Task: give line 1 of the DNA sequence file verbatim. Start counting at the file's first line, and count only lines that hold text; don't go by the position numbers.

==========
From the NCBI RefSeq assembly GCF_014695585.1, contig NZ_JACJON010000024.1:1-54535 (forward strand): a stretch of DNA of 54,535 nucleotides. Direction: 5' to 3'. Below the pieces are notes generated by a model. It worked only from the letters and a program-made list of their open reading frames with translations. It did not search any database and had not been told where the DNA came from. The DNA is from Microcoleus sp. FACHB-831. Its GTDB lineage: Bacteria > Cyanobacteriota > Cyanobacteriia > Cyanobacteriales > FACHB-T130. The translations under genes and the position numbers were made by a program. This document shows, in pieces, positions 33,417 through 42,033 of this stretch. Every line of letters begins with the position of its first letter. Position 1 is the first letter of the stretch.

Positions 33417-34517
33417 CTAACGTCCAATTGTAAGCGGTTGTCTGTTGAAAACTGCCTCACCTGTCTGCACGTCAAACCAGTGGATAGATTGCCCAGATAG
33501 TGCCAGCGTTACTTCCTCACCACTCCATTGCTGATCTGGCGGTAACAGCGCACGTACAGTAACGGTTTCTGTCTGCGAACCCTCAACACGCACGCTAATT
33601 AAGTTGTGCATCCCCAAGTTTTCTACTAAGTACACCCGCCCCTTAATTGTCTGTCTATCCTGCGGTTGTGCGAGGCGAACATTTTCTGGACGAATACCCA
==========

From the NCBI RefSeq assembly GCF_014695585.1, contig NZ_JACJON010000024.1:1-54535 (forward strand): a stretch of DNA of 54,535 nucleotides. Direction: 5' to 3'. Below the pieces are notes generated by a model. It worked only from the letters and a program-made list of their open reading frames with translations. It did not search any database and had not been told where the DNA came from. The DNA is from Microcoleus sp. FACHB-831. Its GTDB lineage: Bacteria > Cyanobacteriota > Cyanobacteriia > Cyanobacteriales > FACHB-T130. The translations under genes and the position numbers were made by a program. This document shows, in pieces, positions 33,417 through 42,033 of this stretch. Every line of letters begins with the position of its first letter. Position 1 is the first letter of the stretch.